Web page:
This publication evaluates the housing finance mechanism in Chile, with special attention to the issues of affordability, efficiency, effectiveness, and stability. Over the past three decades, the impact of the Chilean government’s social housing policy on the availability and affordability of housing has been substantial, drastically improving access to low and middle-income level households. During the same period there has been a consolidation of the market economy in the country, accompanied by a deep reform of the financial markets, together with more affordable access to long-term credit by households. All this has resulted in the substantial erosion of the historically large housing deficit.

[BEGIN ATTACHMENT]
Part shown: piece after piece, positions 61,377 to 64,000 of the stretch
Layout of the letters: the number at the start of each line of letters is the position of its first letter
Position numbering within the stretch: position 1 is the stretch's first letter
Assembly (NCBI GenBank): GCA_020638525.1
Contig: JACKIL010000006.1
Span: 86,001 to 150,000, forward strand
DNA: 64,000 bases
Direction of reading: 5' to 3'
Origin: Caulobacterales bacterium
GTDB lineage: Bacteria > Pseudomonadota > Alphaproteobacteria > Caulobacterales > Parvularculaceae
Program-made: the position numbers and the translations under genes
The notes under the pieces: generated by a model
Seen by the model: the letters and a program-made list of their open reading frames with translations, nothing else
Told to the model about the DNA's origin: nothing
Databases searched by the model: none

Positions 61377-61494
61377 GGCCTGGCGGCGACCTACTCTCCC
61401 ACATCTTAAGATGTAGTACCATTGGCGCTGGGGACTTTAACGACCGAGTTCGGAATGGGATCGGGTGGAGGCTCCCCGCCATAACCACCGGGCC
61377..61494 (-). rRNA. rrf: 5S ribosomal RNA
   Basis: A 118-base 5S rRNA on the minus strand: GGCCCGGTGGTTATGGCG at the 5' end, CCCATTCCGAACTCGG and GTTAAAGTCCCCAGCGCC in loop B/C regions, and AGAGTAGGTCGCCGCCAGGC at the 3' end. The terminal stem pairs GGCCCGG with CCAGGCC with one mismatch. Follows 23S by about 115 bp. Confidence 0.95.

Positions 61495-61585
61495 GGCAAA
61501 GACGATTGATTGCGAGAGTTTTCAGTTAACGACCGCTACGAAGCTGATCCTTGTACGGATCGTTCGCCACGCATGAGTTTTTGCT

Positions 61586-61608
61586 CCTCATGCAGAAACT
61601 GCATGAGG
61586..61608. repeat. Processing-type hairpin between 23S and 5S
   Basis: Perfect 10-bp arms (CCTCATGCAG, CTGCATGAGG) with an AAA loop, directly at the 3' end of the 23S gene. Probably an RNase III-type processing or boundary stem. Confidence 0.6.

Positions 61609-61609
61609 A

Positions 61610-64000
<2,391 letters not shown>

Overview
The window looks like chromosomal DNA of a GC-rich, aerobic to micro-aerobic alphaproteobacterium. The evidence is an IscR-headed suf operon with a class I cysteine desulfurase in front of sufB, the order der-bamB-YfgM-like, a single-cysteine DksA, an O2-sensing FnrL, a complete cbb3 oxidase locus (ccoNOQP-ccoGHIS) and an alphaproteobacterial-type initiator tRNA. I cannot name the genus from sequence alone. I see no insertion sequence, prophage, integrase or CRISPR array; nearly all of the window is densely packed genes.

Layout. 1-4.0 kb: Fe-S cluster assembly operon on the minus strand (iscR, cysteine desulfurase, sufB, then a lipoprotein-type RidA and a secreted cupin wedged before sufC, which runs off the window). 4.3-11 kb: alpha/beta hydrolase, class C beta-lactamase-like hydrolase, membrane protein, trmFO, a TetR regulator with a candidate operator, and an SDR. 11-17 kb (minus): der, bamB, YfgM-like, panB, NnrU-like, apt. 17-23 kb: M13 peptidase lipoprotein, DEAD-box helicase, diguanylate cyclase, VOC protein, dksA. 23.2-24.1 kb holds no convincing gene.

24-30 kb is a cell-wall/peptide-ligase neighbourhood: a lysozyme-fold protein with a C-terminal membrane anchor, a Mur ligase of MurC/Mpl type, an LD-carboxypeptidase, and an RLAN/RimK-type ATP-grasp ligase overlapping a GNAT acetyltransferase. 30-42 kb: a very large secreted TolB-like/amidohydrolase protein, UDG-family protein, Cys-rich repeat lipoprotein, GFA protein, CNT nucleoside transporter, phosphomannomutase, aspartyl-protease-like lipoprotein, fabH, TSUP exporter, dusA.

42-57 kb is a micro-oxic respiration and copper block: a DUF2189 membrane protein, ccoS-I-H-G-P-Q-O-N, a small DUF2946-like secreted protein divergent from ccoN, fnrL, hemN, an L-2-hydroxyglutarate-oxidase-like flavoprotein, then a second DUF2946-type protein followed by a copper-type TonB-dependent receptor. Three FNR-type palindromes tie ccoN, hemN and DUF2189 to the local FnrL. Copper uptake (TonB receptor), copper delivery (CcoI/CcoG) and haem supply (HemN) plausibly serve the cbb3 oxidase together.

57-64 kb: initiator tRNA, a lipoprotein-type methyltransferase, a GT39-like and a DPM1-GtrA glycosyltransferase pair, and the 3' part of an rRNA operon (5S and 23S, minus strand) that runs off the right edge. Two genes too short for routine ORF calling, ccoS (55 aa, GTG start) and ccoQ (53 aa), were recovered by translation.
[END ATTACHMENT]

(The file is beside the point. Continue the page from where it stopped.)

A much more dynamic construction sector has contributed - complementing an aggressive social housing policy receiving large fiscal support - to a robust supply of new housing in the marketplace. As reflected in available statistics, gains in income levels, combined with easier family access to reasonably priced housing finance in recent decades, has resulted in much improved living conditions for large segments of the population, benefiting households across the income spectrum. One of the objectives of this report is to share the Chilean experience and some of the lessons learned, particularly those that may be replicable in other countries in the developing world.